Technology vs engineering

  • #1
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Main Question or Discussion Point

What is the difference between technology and engineering?
 

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  • #2
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Engineering is to technology as builder is to building.
 
  • #3
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Engineering is to technology as builder is to building.
I don't get it. A builder is a person who performs the process of building. Engineering is not a person who performs the process of technology.
 
  • #4
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To put my question into a context, it arose from the STEM (Science Technology Engineering and Mathematics) acronym. Why isn't it just SEM?
 
  • #5
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Why isn't it just SEM?
I think technology is a kind of materialized sum of all previous engineering. And while it is possible (?) to always start everything anew (re-engineer all) it is better to have a set of results to work with to spare on engineering. And to manage/refer those results we have 'technology'.
 
  • #6
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Perhaps engineering and technology have a similar distinction as between strategy and tactics. The former is a 'big picture' view of what the goals are while the latter encompasses the techniques of how to accomplish them.

Is it possible to have a technology without engineering or math? I'm thinking of our ancestors making the first stone tools ...
 
  • #7
CWatters
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Engineering is the application of technology (among other things).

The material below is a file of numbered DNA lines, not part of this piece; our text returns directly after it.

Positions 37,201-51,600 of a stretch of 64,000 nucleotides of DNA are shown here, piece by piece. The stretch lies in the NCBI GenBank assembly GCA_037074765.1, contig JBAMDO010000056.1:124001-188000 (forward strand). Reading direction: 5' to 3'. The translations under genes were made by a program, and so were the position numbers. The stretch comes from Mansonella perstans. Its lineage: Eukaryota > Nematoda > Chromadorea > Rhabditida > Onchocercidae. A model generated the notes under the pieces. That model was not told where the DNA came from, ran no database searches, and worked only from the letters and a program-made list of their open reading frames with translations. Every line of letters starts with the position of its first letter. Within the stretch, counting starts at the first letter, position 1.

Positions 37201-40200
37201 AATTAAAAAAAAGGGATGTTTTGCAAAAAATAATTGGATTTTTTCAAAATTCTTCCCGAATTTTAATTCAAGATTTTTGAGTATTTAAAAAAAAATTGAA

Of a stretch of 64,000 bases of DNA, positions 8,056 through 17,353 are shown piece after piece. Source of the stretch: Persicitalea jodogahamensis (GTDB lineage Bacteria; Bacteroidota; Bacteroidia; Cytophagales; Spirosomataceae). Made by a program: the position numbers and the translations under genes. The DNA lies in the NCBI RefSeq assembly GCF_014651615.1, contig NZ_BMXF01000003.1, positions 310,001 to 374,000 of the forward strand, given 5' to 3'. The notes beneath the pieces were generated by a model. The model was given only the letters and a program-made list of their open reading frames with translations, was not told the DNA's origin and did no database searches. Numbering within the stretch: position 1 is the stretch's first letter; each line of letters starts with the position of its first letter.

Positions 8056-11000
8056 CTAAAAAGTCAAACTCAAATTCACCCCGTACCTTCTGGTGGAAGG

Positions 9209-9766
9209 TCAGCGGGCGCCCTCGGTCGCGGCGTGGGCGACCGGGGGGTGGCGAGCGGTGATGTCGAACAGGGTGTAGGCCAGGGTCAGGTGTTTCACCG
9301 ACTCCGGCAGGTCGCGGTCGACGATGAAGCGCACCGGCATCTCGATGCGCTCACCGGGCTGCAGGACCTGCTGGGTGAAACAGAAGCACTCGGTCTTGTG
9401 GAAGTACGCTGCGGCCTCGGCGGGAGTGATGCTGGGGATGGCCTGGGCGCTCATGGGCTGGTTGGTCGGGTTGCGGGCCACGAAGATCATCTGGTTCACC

• #8
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Somewhat similar to the ideas above, my idea is that engineering is something that happens in an office or a lab, while technology is something that happens in a factory or at the terrain. Engineering brings a plan or a prototype, while technology brings the final product for the actual use.
 
  • #9
Baluncore
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Technology involves the mechanisms and devices through which energy or information flows.
Engineering is the economic application of available technology to permit the efficient flow of energy and information, to achieve a specified goal.
 
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  • #10
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I think engineers dislike calling computer programming engineering. Including programming and software under the heading Technology gets around that.

But remember, you are asking about language and why people choose words, not science. Therefore there are no right or wrong answers to the OP question.
 
  • #11
russ_watters
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To put my question into a context, it arose from the STEM (Science Technology Engineering and Mathematics) acronym. Why isn't it just SEM?
Because not everyone who works with technology is an engineer. Computer technicians, for example.
 
  • #12
russ_watters
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I think engineers dislike calling computer programming engineering. Including programming and software under the heading Technology gets around that.
Maybe. In my field a "designer" is not an engineer, but still works for an engineering company. So is that an E or a T job?

There are T jobs though, that are not even engineering adjacent.
 
  • #13
jack action
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Science: A science involved in studying phenomena or laws of the physical world; a general term of physics, chemistry, biology, astronomy, and so on.